This past April, the Guardian published internal NYPD communications showing that officers had accessed text messages of activists who had organized Black Lives Matter protests. In June, the Washington Post wrote that BLM activists—well aware of the FBI’s history of surveillance against civil rights leaders and the Black Panthers—were increasingly turning to encrypted messaging apps such as Signal to protect themselves. More recently, CNN reported that the Justice Department had obtained search warrants to access Facebook accounts of “anti-administration activists.”

Finally, earlier this month,  Foreign Policy revealed that the FBI had identified a new surveillance category for “black identity extremists”—people analysts felt might attack police in retaliation for police violence against African Americans. Rep. Cedric L. Richmond, chairman of the Congressional Black Caucus, told the New York Times he worried the feds would use the new category as a pretext for spying on black people who engaged in lawful protest activities.

The BLM suit also claims Clarkstown police put snipers on the roofs of buildings during rallies the local BLM chapter held. Those rallies took place in Nyack and Clarkstown in the summer of 2016. “The intention is to illegally surveil people with the hope that they can silence them,” Wagstaff told me. BLM is seeking unspecified monetary damages and a cease-and-desist order by the court against the intelligence unit, whose reports are shared with nearby law enforcement agencies and with the US Department of Justice.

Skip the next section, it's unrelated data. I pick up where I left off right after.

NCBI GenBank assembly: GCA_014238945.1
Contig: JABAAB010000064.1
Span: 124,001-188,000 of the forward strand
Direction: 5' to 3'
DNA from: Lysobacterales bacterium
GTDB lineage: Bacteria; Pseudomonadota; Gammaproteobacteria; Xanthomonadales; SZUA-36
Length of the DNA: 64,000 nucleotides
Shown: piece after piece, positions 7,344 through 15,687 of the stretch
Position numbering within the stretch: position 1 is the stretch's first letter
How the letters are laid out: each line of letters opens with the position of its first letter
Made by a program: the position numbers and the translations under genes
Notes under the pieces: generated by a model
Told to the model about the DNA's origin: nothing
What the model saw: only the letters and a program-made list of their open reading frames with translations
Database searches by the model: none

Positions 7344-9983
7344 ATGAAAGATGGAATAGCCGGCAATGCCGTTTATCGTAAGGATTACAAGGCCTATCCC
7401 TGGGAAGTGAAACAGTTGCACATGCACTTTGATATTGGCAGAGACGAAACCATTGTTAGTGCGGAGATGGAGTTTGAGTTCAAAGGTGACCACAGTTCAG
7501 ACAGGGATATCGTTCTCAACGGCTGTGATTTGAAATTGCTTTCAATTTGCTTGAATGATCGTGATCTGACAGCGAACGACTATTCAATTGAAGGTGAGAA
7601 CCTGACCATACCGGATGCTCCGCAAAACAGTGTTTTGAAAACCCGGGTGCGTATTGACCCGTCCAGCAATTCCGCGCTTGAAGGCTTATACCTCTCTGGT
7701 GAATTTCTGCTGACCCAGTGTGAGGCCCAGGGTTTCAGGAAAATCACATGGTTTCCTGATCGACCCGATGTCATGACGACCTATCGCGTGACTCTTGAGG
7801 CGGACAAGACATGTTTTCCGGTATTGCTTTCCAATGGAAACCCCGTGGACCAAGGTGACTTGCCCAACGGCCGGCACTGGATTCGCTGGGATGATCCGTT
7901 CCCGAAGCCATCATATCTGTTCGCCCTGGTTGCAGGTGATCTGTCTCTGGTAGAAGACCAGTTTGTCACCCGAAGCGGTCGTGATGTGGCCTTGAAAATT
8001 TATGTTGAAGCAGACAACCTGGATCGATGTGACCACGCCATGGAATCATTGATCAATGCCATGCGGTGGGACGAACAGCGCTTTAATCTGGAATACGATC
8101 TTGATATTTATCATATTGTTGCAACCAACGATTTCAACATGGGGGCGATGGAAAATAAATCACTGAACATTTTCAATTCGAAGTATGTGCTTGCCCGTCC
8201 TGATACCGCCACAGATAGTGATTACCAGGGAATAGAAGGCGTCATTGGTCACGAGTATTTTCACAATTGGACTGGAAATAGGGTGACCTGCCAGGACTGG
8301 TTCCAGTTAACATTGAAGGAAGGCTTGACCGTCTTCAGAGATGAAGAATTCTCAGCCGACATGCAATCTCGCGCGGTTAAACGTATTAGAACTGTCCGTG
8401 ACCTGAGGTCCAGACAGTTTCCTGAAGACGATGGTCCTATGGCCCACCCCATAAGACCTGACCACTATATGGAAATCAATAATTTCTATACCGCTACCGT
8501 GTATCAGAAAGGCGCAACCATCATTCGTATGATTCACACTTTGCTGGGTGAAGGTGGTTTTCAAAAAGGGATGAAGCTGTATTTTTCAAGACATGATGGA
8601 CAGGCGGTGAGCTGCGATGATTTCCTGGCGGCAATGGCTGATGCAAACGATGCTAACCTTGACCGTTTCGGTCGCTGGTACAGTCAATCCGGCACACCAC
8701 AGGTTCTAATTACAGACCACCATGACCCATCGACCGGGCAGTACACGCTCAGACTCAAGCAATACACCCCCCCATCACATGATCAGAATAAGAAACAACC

The BLM suit has a precedent. In July 2016, Clarkstown police chief Michael Sullivan was suspended, in part because of evidence that his intelligence unit conducted illegal surveillance on a community group called We the People, as well as the Rockland County BLM chapter. A special prosecutor had been hired by the town supervisor (the equivalent of a mayor) to investigate the unit and had uncovered evidence of improper surveillance targeting Sullivan’s perceived political enemies—including the county sheriff, a judge, the supervisor himself, and even residents who supported cutting the police department’s budget. The investigation resulted in more than a dozen disciplinary charges against Sullivan—who was found guilty for 11 of them. He was fired in September 2017. 

In January, We the People filed a lawsuit claiming Clarkstown’s police intelligence unit had tracked the social media activity of 13 of its members, nearly all black, after they promoted a play online about a white cop who’d shot a black off-duty colleague. Wagstaff also represented those plaintiffs, who settled their case in July for $300,000.